We are pleased to announce a new research study which aims to test the effectiveness of an adaptation of Mentalization-Based Treatment (MBT) for children in foster care and their carers.
Approximately 60,000 children and young people are in foster care in England, and over 50% are in care as due to abuse and neglect. Research indicates that as a result a large number of these children and young people present with emotional and behavioural difficulties. However, the most effective treatment for this group is currently unknown.
The study is currently recruiting children between 5 and 16 years of age who are in foster care and have been offered treatment within Child and Adolescent Mental Health Service (CAMHS) in Hertfordshire. Children as well as their foster carers will be randomly allocated to receive the usual clinical care that the CAMHS team currently offer, or MBT. The research team aim to recruit 42 children and their foster families over a 12 month period.
This research project is being funded through the Research for Patient Benefit Programme, part of the NIHR Long Term Conditions in Children and Young People Themed Call. It is being conducted by the Evidence-Based Practice Unit in collaboration with staff at the Hertfordshire Partnership NHS trust and the University of Hertfordshire.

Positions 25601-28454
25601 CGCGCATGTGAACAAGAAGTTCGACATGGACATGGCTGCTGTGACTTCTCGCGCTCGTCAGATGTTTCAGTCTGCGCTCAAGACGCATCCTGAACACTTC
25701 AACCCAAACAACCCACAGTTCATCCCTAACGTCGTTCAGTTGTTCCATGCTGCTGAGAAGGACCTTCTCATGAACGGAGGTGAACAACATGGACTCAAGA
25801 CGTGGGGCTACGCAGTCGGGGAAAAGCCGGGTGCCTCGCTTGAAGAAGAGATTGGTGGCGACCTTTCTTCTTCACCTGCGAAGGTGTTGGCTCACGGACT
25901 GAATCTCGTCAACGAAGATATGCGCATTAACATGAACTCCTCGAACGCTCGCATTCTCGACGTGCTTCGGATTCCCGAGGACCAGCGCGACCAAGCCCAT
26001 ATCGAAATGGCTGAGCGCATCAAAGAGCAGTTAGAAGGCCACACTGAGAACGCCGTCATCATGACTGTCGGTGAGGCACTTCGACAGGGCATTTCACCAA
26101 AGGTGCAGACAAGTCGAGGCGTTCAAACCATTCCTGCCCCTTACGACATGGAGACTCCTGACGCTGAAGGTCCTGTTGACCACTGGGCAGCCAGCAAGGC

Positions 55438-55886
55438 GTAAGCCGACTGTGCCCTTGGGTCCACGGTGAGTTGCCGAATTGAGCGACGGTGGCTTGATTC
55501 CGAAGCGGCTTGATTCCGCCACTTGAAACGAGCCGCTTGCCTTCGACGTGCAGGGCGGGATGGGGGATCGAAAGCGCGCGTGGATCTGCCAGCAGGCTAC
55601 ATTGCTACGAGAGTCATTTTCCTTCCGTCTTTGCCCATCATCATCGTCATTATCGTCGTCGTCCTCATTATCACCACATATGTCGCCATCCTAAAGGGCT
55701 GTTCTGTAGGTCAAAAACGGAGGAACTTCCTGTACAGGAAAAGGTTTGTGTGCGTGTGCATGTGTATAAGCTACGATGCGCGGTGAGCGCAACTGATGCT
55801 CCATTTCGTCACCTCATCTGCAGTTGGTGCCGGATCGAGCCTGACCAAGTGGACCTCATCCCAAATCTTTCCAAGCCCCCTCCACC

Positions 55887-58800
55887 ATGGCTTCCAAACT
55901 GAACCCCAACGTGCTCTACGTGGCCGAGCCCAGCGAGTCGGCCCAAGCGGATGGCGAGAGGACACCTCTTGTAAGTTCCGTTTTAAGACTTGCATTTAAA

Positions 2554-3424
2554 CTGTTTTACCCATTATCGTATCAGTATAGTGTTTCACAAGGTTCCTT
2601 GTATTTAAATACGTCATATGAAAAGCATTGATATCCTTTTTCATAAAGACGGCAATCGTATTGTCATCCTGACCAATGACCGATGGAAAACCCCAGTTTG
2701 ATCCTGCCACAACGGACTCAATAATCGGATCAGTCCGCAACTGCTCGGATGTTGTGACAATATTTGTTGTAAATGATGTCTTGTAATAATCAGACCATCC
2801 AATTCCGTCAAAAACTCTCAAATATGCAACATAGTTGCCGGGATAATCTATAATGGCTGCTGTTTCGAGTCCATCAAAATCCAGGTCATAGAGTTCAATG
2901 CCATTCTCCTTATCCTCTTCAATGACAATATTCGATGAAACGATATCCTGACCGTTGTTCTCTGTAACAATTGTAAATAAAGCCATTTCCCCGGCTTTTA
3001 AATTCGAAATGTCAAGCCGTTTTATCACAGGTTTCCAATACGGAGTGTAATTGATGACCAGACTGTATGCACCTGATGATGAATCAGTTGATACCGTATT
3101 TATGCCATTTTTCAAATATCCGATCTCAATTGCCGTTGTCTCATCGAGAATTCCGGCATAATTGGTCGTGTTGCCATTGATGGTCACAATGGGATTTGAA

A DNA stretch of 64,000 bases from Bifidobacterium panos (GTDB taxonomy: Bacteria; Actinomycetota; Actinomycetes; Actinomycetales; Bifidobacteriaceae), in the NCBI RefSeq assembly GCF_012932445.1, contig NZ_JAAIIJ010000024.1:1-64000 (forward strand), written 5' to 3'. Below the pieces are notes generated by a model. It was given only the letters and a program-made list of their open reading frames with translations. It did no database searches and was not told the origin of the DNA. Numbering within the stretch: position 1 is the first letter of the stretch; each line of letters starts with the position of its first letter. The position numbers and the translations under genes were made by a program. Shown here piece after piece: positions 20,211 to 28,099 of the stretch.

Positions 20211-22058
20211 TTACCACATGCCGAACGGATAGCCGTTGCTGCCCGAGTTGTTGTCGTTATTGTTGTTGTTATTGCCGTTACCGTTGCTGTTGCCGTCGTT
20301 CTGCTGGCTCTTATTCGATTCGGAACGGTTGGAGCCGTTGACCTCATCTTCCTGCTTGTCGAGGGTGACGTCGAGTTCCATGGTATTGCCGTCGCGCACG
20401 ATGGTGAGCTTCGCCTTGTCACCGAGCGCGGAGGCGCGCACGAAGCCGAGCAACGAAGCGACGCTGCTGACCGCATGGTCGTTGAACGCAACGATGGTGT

Nick Midgley, Chief Investigator of the study, said
“We know that children in foster care are among the most vulnerable young people in society, and that there is limited evidence on what helps those of them who are experiencing mental health difficulties. The funding from the NIHR under their themed call on ‘Long term conditions in children’ shows how serious the NHS is about trying to find ways to meet these children’s needs better. Working together with a specialist CAMHS team in Hertfordshire, we are very excited at the possibility that this new application of MBT could make a real difference to young people’s lives.”